• Tilt table tests (TTT) can be very helpful sometimes. However, they will not always reveal the underlying issue and may not be necessary to make a diagnosis. My neuroendocrinologist said that we don't need to do one to make a diagnosis in my case.
  • If cardiologists and neuroendocrinologists don't find anything, a good neurologist might help. I agree with your thoughts on that.
  • This takes time and lots of patience. Because of COVID, there are many people who need help from these specialists. With that in mind, you can set up appointments with multiple specialists and ask to be put on their waiting list in case of cancellations. Then cancel the appointments that you don't need. I sometimes get appointments on short notice with busy specialists because I asked to be put on the cancellation list.
  • This is a huge challenge for your family. Hang in there.
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I recently watched a documentary in which someone was assessed for having multiple fainting episodes per day. He was admitted to hospital for a couple of days and monitored closely so the doctors could see what was happening when he fainted as he was hooked up to various monitors. It was a bit like a sleep lab in that he was monitored on video by a nurse so that immedicately when he had an episode they could come in and check his responses as well as having the monitor recordings.

I hope you can find someone to help. It can be a very long journey.

This is a UK organistaion that helps people with all kinds of fainting:

https://heartrhythmalliance.org/stars/uk/

It publishes a lot of good information. I would suggest reading through the site and watching some of the lectures and patient talks (free but you need to register). I think anyone can join whether they live in the UK or not. You and your family may have an “aha” moment in which you recognise a disorder being described as matching your dad’s experience.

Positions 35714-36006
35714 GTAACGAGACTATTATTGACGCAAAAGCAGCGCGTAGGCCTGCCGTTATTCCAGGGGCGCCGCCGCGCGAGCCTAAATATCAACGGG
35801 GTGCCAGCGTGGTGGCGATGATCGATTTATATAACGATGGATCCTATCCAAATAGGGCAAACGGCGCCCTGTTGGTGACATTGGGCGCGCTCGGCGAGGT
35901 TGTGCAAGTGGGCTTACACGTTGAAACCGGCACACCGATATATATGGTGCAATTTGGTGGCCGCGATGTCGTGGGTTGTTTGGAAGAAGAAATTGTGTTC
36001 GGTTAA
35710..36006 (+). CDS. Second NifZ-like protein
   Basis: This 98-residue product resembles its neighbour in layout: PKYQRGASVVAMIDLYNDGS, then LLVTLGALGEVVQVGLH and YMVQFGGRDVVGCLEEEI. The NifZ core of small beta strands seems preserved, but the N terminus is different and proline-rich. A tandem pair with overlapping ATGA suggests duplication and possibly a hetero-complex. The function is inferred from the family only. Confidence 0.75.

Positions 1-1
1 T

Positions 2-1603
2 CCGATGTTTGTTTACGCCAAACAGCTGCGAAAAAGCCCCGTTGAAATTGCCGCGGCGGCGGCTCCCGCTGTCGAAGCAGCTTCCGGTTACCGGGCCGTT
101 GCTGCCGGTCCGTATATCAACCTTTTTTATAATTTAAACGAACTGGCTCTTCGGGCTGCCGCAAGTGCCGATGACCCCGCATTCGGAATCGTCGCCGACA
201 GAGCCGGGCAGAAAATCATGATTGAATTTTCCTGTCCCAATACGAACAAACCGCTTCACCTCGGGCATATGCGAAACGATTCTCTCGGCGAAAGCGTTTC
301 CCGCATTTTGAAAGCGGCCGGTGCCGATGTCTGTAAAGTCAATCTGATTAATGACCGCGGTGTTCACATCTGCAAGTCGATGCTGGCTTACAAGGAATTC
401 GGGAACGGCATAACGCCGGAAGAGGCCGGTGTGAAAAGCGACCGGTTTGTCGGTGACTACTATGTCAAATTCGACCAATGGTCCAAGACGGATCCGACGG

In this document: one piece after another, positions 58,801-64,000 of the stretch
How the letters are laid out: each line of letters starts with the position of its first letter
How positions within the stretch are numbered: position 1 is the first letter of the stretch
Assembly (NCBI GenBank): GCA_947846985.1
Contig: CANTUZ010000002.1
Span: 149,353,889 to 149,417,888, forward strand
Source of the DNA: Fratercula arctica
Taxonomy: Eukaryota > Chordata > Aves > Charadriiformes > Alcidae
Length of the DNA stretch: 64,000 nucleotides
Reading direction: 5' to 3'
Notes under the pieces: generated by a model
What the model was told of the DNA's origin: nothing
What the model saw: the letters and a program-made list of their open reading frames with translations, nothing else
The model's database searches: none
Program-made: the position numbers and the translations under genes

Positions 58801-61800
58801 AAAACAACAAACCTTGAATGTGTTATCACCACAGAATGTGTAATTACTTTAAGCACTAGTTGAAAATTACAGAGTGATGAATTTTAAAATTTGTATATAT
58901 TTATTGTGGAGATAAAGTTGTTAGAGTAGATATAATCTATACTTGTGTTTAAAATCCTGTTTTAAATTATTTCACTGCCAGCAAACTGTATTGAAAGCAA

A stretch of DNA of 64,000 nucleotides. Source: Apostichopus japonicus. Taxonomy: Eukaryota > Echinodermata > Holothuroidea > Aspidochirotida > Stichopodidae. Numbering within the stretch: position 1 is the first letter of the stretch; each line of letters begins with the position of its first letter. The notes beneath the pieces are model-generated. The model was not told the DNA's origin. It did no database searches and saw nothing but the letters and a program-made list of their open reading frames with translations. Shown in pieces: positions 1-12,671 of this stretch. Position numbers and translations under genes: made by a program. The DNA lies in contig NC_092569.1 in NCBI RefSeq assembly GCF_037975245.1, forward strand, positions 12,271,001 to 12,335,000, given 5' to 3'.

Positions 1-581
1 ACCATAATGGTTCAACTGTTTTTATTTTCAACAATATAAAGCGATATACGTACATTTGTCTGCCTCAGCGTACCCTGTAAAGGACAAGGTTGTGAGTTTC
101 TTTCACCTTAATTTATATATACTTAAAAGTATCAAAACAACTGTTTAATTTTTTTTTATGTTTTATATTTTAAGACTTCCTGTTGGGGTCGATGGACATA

For example, you could have a look through this list of conditions:

https://heartrhythmalliance.org/aa/uk/conditions

(Not that I’m suggesting self-diagnosis, but sometimes you need to come up with ideas for what to push for, rule out, etc.)

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Hey guys! thank you so much! My father was hosptilized this week because of pain in his lungs (Covid related) and doctors were worried about his depression.  He feels hopeless since everytime we go to a doctor they all seem to just pass it on to someone else or say that his test came out fine. Its crazy how at this point we are waiting for a diagnose and not for a doctor to tell us his fine. From my understanding, all heart test have come out fine, and when he faints his blood pressure does not fluctuate nor his vitals. Also he can get it laying down, sleeping, standing, walking. This does not happen on rapid movements, it may trigger it sometimes but many times he can literally be sitting in his computer and he passes out. His gotten hurt multiple times which worries us, because showering can also be a difficult task for him to do alone. I would love to find a doctor that can just help him and no have us going to a million doctors. 

Brief Info about my dad 

50 Years old 

We live in Long Island New York

Had covid and was in ICU, we almost lost him at one point during the outbreak

Tilt Table Test came out fine, ECG came out good

 

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Sorry to hear your Father continues to struggle with the syncope. When i was trying to get to the bottom of to the reason why i would pass out was my Team did a carotid artery massage as some folks are sensitive to pressure put on it. We also put in a ILR for long term heart monitoring looking for arrhythmias and heart block.

I hope you do find some answers.   

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7 hours ago, Steveno said:

My question to all is, can the syncope go away? i mean just yesterday he had 35 Faints

That completely depends on WHY he faints, and it sounds like they have not yet found the reason.